I also went to pharmacy today to get Pregnacare vitamins – I’ve been taking Amway Nutrilite daily ones, but ran out a few weeks ago, and thought I would give myself a break from those specific vitamins. That was not a good idea, I’m deteriorating – my nails have become brittle and have started peeling and my tongue problems have aggravated. So, at the pharmacy, I found the vitamins in the shelf and was just looking at other baby stuff, just to see what they have, what I’ll need, etc. The cashier offered her help, asked if I need to buy things for labour, told about how it is cheaper to buy a set for labour, rather than buying diapers and pads and stuff separately. I ended up getting that, and a sterilized labour set (which should be provided by the hospital, but is recommended that I get it myself). In the end she gave me a special discount because we are frequent customers there, and because it’s for a baby, as well as the Pregnacare vitamins came with a gift – a onesie for the baby. Plus I got a 2 euro coupon for the next purchase there. So quite a pleasant experience there, nice that the cashier was so kind to help and give a discount.

I’m happy about buying things finally, as I’ve felt quite anxious about it, the due date is quickly approaching and I want everything taken care of ASAP, so I don’t have to think about any of that and can relax and just enjoy the rest of the pregnancy. Right now, we haven’t gotten much, apart from what I’ve written above. No crib, no pram, no car seat, no wardrobe. The small things, however, are the trickiest because there’s so many of them.

My partner told me that last night I was talking in my sleep. He said I tapped him, and murmured something about the list. He asked a few times, what list, to which I eventually responded – the baby list! So I’m even anxious in my sleep. I’ve now drawn up two lists: general baby list, and hospital “bag” list. Really it will be a suitcase because you practically have to take your home with you, even spoons, forks, mugs, towels, water, anything you could think of, even toilet paper. As if we were going camping for a week. It’s so ridiculous, really. Good thing we don’t need to take a tent, sleeping bags and blow-up mattress with us. Seems like they will literally be providing us only with four walls. What a nice, civilized EU country we’re living in! I really hope I won’t have to stay there for too long.

As to pregnancy symptoms and how I and the baby are doing, everything is kind of the same as a few weeks ago. My hips are still hurting; my lower back muscles start aching when I go on longer walks, but I still try to have them anyway, determined to keep up my stamina. I haven’t really gained much weight lately, and even the bump size seems the same – 101 cm. I guess the baby is growing upwards of my tummy instead of forwards. The baby is active, sometimes makes me jump from unexpected and even painful kicks. Had a doctor’s appointment last week, again, no problems, everything looks good.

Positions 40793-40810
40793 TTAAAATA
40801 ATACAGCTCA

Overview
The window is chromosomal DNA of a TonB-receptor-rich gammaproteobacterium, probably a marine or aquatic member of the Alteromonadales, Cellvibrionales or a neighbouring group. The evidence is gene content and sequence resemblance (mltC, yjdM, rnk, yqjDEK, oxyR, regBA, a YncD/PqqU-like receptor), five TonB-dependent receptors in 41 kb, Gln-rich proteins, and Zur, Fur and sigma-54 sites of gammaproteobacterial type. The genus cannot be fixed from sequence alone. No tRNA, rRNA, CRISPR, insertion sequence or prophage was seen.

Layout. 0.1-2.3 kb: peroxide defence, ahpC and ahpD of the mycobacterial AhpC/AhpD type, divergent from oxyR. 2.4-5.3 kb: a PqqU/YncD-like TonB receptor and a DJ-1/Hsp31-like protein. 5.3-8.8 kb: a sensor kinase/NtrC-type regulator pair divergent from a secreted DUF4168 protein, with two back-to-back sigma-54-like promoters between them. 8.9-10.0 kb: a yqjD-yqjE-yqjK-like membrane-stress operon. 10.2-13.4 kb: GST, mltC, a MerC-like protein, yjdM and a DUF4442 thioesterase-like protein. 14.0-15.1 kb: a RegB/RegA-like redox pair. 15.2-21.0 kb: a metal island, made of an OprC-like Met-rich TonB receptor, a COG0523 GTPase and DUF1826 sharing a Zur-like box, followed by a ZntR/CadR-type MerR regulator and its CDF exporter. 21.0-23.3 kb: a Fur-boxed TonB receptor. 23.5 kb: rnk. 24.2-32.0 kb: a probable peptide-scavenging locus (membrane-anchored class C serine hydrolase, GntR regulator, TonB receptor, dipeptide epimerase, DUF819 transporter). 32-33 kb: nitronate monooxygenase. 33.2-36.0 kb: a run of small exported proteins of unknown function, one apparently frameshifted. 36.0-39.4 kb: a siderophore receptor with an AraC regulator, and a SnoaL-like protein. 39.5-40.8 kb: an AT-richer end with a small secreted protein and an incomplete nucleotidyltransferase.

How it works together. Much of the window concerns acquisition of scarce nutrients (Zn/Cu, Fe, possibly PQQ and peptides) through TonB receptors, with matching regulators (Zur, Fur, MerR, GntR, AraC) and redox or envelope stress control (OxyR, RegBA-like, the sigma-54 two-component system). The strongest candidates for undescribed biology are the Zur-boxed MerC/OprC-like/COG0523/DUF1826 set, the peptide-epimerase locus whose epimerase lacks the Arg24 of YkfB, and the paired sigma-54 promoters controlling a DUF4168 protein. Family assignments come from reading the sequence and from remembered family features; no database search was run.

This week I also went to pregnancy yoga class for the first time, and enjoyed it very much. I just love the atmosphere at the yoga centre, and the class really is much better than the exercise classes I went to before. What I really loved was that the end of the  yoga class was us mummies just laying down while the teacher worked with singing bowls. I just loved it.

Tomorrow I’ll go to so-called Mummy Thursday at Domina shopping centre. It’s like a free class for mummies, covering various topics, taking place once a month. Hope it’s interesting.

Lastly, another list we need to make – baby names. At least that doesn’t cost anything. Maybe just my nerves. 😀

Courses at hospital about childbirth

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Yesterday was the last of three days of classes at the Hospital about giving birth. Overall it could have been better because much of the content was quickly rushed over, just touched upon, and there was little to no interaction with the attendees, or any practical part. We all just sat and listened, I took some random notes. Only a few bits of information  were new to me, for example, that it is time to go to the labour ward when your contractions last around 45 seconds. But otherwise, I went in already knowing a lot, thanks to the classes about pregnancy and babies that I attended in the yoga centre. Otherwise, if I went there as a blank page, I wouldn’t have understood much.

In the end of each class we watched some videos. On the first day it was about birthing positions, second day – about the actual birth process, and on the third day – about breastfeeding. The videos were really old, from the 90s or so, in video cassettes, and the first one about the birthing positions just gave me and my partner the worst giggles! I tried suppressing my laughs so bad, to not let them out loud, I was in tears! 😀  The combination of the old style clothes, the man’s moustache and the circling hip movements made by the woman, together with her partner – it was all just too funny!